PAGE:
One will find a truly unconventional heroine in Death and the Harlot by Georgina Clarke. If that sort of thing piques your interest then you’re sure to love Lizzie Hardwicke, a gentlewoman turned prostitute, who finds herself trying to clear her name from suspicion of murdering a client.
Death and the Harlot
Death and the Harlot takes place during Georgian England. It’s always a nice change from the often used Victorian era. The author makes good use of the seedy underbelly of England in what was a time during the Industrial Revolution.
Lizzie’s character is quite unlike those one would expect to read about. She’s not shy about being a prostitute and frankly I don’t mind. Her exploits are not completely detailed except for the key descriptive factors of her clients. So it’s not all about the act of prostitution, but more about the lives of herself and the girls she lives with, including the madam of the brothel.
But boy howdy the opening scene is one to really set the tone of her character and the rest of the story. Her disgust with her current client is felt thoroughly and was utterly cringe worthy. It had me thinking, “This is our heroine?” The answer to that my dear reader is a resounding YES!
“I am a whore, not a fortune-teller.”
Lizzie’s character grew on me slowly and her interactions with her fellow brothel mates actually made me grin on a few occasions. She’s a total sweetie, but also hardened by the lifestyle that she was not expecting to happen to her. Her fortitude is put the test when she finds herself as a key suspect in a client’s murder.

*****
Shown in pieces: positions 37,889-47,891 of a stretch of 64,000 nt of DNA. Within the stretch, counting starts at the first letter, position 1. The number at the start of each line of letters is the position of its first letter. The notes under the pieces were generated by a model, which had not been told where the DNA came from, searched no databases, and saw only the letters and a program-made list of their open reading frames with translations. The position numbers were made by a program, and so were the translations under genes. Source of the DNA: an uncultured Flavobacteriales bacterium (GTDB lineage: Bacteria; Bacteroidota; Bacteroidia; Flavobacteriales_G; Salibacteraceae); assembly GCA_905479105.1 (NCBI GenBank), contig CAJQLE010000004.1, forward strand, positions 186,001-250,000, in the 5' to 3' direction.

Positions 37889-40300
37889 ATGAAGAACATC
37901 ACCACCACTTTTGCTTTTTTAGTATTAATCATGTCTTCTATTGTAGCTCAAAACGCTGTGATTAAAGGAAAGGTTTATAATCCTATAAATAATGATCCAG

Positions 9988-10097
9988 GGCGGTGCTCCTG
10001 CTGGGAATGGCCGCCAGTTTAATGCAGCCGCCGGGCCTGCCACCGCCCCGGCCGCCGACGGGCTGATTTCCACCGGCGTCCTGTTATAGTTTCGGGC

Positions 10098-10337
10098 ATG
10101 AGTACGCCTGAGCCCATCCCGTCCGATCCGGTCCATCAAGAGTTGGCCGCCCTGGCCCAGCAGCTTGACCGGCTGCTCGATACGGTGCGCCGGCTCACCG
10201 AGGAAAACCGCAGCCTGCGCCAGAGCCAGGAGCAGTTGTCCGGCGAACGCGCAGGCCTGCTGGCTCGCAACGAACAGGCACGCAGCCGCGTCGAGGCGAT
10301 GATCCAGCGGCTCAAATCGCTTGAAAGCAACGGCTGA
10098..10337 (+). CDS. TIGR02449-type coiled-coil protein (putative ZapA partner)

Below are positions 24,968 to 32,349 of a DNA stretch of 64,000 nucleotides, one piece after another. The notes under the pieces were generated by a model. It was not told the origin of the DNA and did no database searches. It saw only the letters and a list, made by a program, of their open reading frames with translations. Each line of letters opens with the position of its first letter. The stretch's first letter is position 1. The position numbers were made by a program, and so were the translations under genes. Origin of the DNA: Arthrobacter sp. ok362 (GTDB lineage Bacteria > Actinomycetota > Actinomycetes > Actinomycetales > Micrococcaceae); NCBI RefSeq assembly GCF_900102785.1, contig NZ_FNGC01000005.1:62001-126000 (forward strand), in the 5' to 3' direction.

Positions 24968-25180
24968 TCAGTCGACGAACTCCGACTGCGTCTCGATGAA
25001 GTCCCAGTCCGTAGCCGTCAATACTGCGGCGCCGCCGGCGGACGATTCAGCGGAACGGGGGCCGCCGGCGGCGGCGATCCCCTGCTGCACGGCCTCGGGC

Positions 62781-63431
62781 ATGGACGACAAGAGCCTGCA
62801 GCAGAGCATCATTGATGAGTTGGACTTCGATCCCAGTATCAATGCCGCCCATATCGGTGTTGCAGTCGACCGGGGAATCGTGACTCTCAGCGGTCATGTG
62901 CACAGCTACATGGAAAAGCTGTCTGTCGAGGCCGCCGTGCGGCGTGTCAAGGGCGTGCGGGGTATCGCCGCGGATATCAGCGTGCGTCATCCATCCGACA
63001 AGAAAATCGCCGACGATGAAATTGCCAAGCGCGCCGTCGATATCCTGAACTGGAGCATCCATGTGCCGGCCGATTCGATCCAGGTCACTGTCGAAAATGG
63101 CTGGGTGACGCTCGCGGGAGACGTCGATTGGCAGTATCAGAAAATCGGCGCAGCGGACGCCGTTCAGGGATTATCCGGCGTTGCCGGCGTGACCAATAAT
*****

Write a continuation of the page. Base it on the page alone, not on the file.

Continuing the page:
Enter Constable William Davenport, a sort of quintessential gruff guy who disapproves of Lizzie’s “occupation” and totally doesn’t trust her. (Okay, if that doesn’t count for some sexual tension, I don’t know what does.–Which, btw, I’m totally banking on to blossom and grow in future installments. *Fingers crossed*). They incidentally do have the certain chemistry developing and he grudgingly approves of her help to solve the murder. Because her livelihood is at stake and those of whom she has grown to think of as family.
The story picks up pace after the main event and I grew to love the mystery even more. Lizzie’s adventure takes her around the shady streets of London and although her character doesn’t take offense to her being shunned and called “whore” by “respectable” people, then I did for her. I felt protective of this harlot (sorry Lizzie) and was rooting for her wherever she went.
Lizzie does keep some strange company as friends but that’s what makes this an even more enjoyable read. I liked the semi surprising ending ( I really did have my suspicions), I like how all the clues added up to that plausible result.
I’m really hoping for more in this series, since it is called “A Lizzie Hardwicke” novel, so I’m kind of impatient. Wonder what else could happen to her?
–Looking for more harlots and unconventional heroines, check out my review for Tyburn by Jessica Cale.–
I voluntarily reviewed an Advance Reader Copy of this book.
Death and the Harlot
The year is 1759 and London is shrouded in a cloak of fear. With the constables at the mercy of highwaymen, it’s a perilous time to work the already dangerous streets of Soho. Lizzie Hardwicke makes her living as a prostitute, somewhat protected from the fray as one of Mrs Farley’s girls. But then one of her wealthy customers is found brutally murdered… and Lizzie was the last person to see him alive.
Constable William Davenport has no hard evidence against Lizzie but his presence and questions make life increasingly difficult. Desperate to be rid of him and prove her innocence Lizzie turns amateur detective, determined to find the true killer, whatever the cost.
Yet as the body count rises Lizzie realises that, just like her, everyone has a secret they will do almost anything to keep buried…
Have you read about any unconventional heroines or heroes?